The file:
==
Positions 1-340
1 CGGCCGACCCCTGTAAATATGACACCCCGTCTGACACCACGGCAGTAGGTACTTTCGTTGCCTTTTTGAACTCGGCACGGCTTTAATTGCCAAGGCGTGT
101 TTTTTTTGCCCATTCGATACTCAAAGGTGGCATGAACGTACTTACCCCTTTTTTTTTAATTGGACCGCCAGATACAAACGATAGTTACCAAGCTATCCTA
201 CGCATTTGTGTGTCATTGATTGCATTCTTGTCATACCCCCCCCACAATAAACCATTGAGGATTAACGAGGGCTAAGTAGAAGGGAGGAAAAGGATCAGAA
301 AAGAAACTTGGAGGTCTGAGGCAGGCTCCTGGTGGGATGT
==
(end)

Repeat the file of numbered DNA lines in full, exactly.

Positions 1-340
1 CGGCCGACCCCTGTAAATATGACACCCCGTCTGACACCACGGCAGTAGGTACTTTCGTTGCCTTTTTGAACTCGGCACGGCTTTAATTGCCAAGGCGTGT
101 TTTTTTTGCCCATTCGATACTCAAAGGTGGCATGAACGTACTTACCCCTTTTTTTTTAATTGGACCGCCAGATACAAACGATAGTTACCAAGCTATCCTA
201 CGCATTTGTGTGTCATTGATTGCATTCTTGTCATACCCCCCCCACAATAAACCATTGAGGATTAACGAGGGCTAAGTAGAAGGGAGGAAAAGGATCAGAA
301 AAGAAACTTGGAGGTCTGAGGCAGGCTCCTGGTGGGATGT